Feature Articles

Hope Boykin: A radiating force at Alvin Ailey American Dance Theater

AAADT's Hope Boykin in Jawole Willa Jo Zollars' 'Shelter'. Photo by Paul Kolnik.
AAADT's Hope Boykin in Jawole Willa Jo Zollars' 'Shelter'. Photo by Paul Kolnik.

The Alvin Ailey American Dance Theater is a very special company, as are its dancers. Currently, the company is gearing up for its annual New York City Center season, running November 28-December 30. The energy you will see on stage reverberates throughout the studios at the company’s headquarters in New York’s Hells Kitchen district.

Alvin Ailey American Dance Theater's Hope Boykin. Photo by Andrew Eccles.

Alvin Ailey American Dance Theater’s Hope Boykin. Photo by Andrew Eccles.

Among the distinctive Ailey dancers is Hope Boykin. Boykin’s personality is caught up in this atmosphere. She is outstanding among her peers. She is proof that it takes more than just technical talent to become a wonderful performer with a continuing career in a major company. To sustain a career, a dancer like Boykin must use all the facilities in their makeup to achieve this star quality.

When Boykin appears on stage, her spiritual quality is an immediate attraction. Beginning in Durham, North Carolina, her boundless energy pointed her toward all dance styles: jazz, tap, ballet and her athleticism toward gymnastics. Among all these, Boykin’s love for modern dance classes was front and center, especially for the Graham style.

American Dance Festival, founded in 1934, in Philadelphia, Pennsylvania, was the organization where Boykin received her early training. She was a three-time awardee of the American Dance Festival’s Young Tuition Scholarship. The list of awardees reads like a who’s who in modern dance. The organization stresses education and affords their students not only training but also performance opportunities. In its years of operation, it has hosted an enormous enrollment and garnered awards for the quality of its teaching and choreography.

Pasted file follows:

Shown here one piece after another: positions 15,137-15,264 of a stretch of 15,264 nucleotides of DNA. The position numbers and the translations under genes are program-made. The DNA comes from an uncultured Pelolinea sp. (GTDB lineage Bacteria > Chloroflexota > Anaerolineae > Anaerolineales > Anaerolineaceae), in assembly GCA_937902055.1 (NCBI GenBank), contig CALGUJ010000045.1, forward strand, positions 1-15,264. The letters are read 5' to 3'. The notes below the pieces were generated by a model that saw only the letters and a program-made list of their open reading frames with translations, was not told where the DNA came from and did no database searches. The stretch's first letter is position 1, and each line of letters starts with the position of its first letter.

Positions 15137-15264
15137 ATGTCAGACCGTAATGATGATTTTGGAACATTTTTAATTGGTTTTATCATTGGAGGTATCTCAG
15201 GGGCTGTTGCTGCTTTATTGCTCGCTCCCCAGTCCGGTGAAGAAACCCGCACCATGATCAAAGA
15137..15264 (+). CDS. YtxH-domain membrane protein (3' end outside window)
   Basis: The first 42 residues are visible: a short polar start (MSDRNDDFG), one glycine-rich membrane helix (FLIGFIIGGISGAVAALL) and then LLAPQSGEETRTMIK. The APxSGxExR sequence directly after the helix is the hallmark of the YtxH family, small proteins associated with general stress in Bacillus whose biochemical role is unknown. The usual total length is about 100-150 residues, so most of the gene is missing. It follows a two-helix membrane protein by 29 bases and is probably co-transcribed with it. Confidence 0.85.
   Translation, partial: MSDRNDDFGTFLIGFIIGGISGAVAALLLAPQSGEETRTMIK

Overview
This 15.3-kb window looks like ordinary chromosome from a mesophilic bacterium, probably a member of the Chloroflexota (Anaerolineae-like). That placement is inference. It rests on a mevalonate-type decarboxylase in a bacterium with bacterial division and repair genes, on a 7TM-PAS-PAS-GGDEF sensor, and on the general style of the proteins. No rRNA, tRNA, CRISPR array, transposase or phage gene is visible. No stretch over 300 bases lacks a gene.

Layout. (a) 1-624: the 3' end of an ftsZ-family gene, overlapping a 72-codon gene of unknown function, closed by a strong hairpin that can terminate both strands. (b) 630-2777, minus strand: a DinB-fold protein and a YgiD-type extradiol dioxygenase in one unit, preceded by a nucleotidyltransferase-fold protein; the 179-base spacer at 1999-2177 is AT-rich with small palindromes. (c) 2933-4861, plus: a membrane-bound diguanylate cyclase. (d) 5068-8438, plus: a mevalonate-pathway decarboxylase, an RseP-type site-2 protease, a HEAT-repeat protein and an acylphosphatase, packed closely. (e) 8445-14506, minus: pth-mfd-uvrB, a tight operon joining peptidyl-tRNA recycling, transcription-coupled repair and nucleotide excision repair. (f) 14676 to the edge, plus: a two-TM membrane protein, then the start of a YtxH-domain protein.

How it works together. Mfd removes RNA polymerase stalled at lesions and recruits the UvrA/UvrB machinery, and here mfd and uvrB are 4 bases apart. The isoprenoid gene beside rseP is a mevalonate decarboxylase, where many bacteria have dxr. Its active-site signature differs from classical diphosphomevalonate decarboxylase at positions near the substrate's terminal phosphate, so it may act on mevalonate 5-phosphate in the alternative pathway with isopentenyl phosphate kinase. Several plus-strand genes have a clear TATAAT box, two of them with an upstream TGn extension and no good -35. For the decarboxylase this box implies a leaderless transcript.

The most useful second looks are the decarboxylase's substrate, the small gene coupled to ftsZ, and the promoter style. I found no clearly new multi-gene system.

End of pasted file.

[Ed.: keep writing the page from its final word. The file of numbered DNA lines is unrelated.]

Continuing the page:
Boykin also received early performance opportunities in school recitals and high school shows and competitions before entering Howard University in Washington, D.C. Although there was no designated dance department at the time, students could study musical theater but not receive a major degree in dance. While in Washington, she danced with the New World Dance Company under the direction of Lloyd Whitmore.

AAADT'S Hope Boykin in Matthew Rushing's 'Odetta'. Photo by Mike Strong.

AAADT’S Hope Boykin in Matthew Rushing’s ‘Odetta’. Photo by Mike Strong.

Upon graduation from Howard, Boykin studied at The Ailey School. It was there that she performed her first solo, a piece choreographed by Matthew Rushing. Boykin was invited by Dwight Rhoden and Desmond Richardson to become an original member of their company, Complexions Contemporary Ballet, and this was her first paying job. Later, she was a member of the Philadanco company. Founded in 1970 by Joan Myers Brown, Philadanco provides opportunity for black dancers.

Boykin joined Alvin Ailey American Dance Theater in 2000. Here, she has remained performing in an enormous repertoire, many roles created or her. An important one was the lead role in Odetta, inspired by the celebrated folk singer, choreographed by Rushing.

In developing an interest in choreography, Boykin began creating her own style. Every opportunity given to her was a chance to explore different moves and discover she had something to say. Early mentors were the late choreographer, Talley Beatty, whom she assisted; and the teacher, Madame Gabriela Darvash, who helped her to establish her choreographic style. To date, Boykin has produced three works for the Ailey company: Acceptance In Surrender, in collaboration with Ailey company members Abdur-Rahim Jackson and Matthew Rushing; Go in Grace for the company’s 50th anniversary season; and r-Evolution, Dream, inspired by the speeches and sermons of Dr. Martin Luther King, Jr. (for which she also designed the costumes). She says she feels blessed to have worked first with Judith Jamison, who hired her, and now Robert Battle, “who respects tradition but is not afraid to move ahead.” Her advice to young dancers and choreographers is: “Don’t lock the lid on your box; pursue what you can do best.” She teaches master classes in New York City. (Check her website for upcoming events.)